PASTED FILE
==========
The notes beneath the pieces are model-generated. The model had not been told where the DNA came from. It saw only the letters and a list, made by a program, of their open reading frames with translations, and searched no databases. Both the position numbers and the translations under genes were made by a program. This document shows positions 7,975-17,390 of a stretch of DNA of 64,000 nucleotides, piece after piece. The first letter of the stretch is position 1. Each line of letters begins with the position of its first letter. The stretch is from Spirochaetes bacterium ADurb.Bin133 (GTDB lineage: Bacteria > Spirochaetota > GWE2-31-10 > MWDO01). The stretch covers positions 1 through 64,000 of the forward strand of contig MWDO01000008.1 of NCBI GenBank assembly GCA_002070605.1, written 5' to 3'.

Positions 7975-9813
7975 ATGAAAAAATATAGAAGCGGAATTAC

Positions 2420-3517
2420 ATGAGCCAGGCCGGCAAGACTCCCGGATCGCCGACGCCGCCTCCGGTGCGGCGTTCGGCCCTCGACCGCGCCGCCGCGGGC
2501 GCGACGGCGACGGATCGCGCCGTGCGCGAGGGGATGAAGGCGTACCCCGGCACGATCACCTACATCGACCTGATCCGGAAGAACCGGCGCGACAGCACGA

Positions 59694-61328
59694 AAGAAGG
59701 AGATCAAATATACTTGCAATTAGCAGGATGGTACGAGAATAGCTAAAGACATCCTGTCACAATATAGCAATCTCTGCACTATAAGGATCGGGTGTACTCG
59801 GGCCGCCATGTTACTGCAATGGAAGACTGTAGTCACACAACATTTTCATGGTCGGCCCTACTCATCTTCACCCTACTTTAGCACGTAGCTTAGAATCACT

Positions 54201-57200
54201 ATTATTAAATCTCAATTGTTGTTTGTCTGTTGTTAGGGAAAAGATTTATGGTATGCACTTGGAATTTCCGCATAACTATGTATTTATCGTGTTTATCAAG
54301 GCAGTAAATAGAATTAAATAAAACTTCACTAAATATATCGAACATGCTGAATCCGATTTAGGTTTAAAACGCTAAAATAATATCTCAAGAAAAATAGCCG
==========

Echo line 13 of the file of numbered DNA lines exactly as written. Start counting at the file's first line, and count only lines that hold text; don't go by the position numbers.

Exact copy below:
54301 GCAGTAAATAGAATTAAATAAAACTTCACTAAATATATCGAACATGCTGAATCCGATTTAGGTTTAAAACGCTAAAATAATATCTCAAGAAAAATAGCCG